Decade of Dzau leaves DUHS "well prepared for the future"When he leaves Duke June 30, Dr. Victor Dzau, CEO and president of Duke University Health System and chancellor for health affairs, will take his expertise to his new position as president of the Institute of Medicine.
The IOM, which provides healthcare recommendations and scientifically informed analysis on public health care delivery and quality, is widely regarded as a primary adviser to policymakers, health professionals and the public. Dzau, who will be succeeding the current IOM president Dr. Harvey Fineberg, will assume his new position beginning July 1. Dzau said that working with IOM will allow him to help make a difference by tackling critical issues in healthcare and biomedical services on a larger scale.
“I’ve been at Duke for almost 10 years, and it’s been the best 10 years of my life,” Dzau said. “The issues we tackle at Duke are part of the larger picture both national and globally. At the IOM, I’ll be able to address these issues at the national level.”
During his time as CEO and chancellor, Dzau has formed synergies between research, education and clinical care by implementing the Duke Cancer Institute, Duke Translational Medicine Institute and a system-wide electronic medical records system across the Duke University Health System. Dzau has also helped form Project Access of Durham County, a community care system that aids specialty care needs of local patients.
Michael Schoenfeld, vice president for public affairs and government relations, said that Dzau’s energy and creativity has led DUHS during a period of transformation both in healthcare generally and at Duke, with the multiple new medical centers that have been created. Schoenfeld believes that Dzau’s engagement has improved DUHS' presence as a major influence in American healthcare.
“Victor has been a great citizen of the University,” Schoenfeld said. “While his job was chancellor of the health system, chancellor for health affairs and CEO of the health system, he has been really deeply engaged in the life of the University and of the community and will certainly leave a strong legacy in both those areas."
In addition to the contributions he made towards expanding the medical center, Dzau also worked hard to preserve the quality of pre-existing aspects of the health system. Dzau navigated DUHS through several difficult moments, such as the Anil Potti scandal, in which a cancer researcher fabricated findings, and more recent national budget cuts as a result of the federal government sequester. Through this time, he kept Duke’s health system nationally ranked, with the School of Medicine consistently ranking top 10 in the country in U.S. News & World Report.
Dzau has also been involved with the World Economic Forum and the creation of the Duke-National University of Singapore Graduate Medical School, and Schoenfeld believes Dzau’s strong qualifications will help expand his work at not only the national but also the international level.
“He comes to that position with a very high profile and a great network, and I expect that the Institute of Medicine, which is already an important player in the development and analysis of health policies and medical research policies and activities, will become only more active and more visible,” Schoenfeld said.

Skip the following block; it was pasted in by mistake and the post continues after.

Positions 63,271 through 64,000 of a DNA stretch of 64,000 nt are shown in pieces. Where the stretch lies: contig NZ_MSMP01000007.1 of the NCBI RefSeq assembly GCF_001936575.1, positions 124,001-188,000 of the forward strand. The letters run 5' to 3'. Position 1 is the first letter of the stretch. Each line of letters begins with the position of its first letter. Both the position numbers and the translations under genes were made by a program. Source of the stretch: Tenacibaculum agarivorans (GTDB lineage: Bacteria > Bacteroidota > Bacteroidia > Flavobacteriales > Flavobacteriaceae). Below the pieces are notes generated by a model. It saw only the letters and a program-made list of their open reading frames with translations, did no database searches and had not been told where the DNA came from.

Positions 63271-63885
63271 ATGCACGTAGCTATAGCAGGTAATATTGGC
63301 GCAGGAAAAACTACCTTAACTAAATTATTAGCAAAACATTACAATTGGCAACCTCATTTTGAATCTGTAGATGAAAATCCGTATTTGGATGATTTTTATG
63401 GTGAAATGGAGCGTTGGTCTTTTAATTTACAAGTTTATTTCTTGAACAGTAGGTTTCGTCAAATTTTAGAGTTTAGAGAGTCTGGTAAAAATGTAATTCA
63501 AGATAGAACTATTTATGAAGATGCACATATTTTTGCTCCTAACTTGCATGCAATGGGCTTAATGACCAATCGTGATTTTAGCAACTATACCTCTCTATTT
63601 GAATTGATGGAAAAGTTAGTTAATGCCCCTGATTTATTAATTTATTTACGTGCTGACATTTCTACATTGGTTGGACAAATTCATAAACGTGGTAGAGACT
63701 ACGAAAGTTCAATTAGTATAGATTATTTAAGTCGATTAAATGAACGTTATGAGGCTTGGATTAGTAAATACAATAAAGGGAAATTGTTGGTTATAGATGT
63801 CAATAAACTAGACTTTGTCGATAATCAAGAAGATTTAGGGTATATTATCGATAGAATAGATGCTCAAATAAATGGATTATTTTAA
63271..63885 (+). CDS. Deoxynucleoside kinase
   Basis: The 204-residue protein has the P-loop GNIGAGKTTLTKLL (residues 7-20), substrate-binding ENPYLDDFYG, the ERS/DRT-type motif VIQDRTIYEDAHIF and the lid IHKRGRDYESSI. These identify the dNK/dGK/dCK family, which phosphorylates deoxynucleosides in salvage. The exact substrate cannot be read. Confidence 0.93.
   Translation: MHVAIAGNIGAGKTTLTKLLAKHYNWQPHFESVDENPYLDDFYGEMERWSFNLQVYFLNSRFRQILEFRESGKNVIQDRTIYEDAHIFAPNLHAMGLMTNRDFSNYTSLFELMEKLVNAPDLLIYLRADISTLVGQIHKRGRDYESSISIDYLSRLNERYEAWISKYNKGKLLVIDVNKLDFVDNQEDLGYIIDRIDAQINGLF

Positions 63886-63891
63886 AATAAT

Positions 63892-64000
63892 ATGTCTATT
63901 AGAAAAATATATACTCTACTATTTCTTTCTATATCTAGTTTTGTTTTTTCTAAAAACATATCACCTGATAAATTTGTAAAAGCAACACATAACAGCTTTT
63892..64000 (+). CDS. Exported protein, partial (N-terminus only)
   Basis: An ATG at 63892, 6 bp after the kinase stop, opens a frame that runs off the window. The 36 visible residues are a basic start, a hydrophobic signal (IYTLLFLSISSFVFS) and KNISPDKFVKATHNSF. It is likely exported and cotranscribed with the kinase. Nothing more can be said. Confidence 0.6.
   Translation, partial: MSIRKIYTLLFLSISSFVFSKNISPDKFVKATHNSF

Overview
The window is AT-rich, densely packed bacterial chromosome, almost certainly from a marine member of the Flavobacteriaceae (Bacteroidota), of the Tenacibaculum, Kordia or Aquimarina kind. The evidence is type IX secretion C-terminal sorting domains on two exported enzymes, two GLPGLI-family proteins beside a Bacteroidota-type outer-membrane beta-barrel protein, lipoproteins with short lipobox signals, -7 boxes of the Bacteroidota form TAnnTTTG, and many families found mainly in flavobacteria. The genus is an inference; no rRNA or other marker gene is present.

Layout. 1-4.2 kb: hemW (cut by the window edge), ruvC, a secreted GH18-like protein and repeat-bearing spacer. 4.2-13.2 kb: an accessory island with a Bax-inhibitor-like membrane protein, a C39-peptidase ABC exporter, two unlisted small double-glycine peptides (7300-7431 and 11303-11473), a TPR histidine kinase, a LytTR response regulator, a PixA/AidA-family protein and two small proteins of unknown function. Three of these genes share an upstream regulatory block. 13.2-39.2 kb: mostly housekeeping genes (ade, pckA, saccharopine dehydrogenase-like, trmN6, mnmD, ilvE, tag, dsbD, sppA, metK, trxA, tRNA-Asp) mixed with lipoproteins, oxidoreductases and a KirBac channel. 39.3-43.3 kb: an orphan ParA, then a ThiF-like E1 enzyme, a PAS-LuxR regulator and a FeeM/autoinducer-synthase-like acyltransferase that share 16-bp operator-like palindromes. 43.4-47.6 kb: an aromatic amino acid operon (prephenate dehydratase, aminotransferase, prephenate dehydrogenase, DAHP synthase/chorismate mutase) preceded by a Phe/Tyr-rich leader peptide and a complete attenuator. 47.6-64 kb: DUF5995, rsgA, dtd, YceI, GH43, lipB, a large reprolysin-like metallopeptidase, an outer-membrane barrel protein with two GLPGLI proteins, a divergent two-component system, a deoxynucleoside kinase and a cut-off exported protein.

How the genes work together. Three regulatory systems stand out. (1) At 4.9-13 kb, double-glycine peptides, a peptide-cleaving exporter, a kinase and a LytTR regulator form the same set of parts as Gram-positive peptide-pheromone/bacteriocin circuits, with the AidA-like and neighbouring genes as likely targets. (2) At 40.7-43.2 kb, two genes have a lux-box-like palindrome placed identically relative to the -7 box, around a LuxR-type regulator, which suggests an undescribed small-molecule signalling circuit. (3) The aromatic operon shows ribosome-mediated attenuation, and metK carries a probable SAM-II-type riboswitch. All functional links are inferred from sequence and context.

Dzau, now 67, noted that Duke does not have a mandatory faculty retirement age. He added that regardless of his new position, he had no plans to retire, and it was certainly not a factor in his decision to make the move.
“Actually, [President Richard] Brodhead and I had a meeting and we were considering extending my term here, but this new opportunity was too good to pass up,” Dzau said.
Dzau thinks that his experience at the IOM will have a much different focus than at Duke, where local issues such as the daily management of patients are more prevalent.
“In the IOM, there will be opportunities to be thinking about what are the critically important issues we face in health and medicine and how to make the right analytics so we can influence the direction of areas of research,” he added.
Dzau’s accepting his new position at the IOM leaves an open position within the medical center, for which Brodhead will have to find a replacement.
“Victor Dzau and I have had a very close working partnership, which was not always the case in past Duke history. We confer at length at least every week, and have shared thoughts on every important issue,” Brodhead wrote in an email Wednesday. “Since Victor was both Chancellor and CEO, there's only one position vacant. We will find someone terrific.”
Regardless of who succeeds him, Dzau said he has faith in the health system he is leaving behind.
“I don’t want to say that I’ve left it in great shape…but it’s well prepared for the future, which has lots of challenges given changes in the healthcare environment and funding,” he said. “But if I had to pick one institution, I’d still bet on Duke because we have the best people and the best resources around.”
Dzau said he does not take sole credit for any of the accomplishments at DUHS during his time, citing his collaboration with the Duke community as the driving force behind the advances.
“All the achievements I’ve made [at Duke] were possible because of the work done by others, so the greatest achievement for me is to work with such wonderful, talented and devoted people,” he said. “Everything else like the Cancer Center and the electronic medical records system was all done through those people.”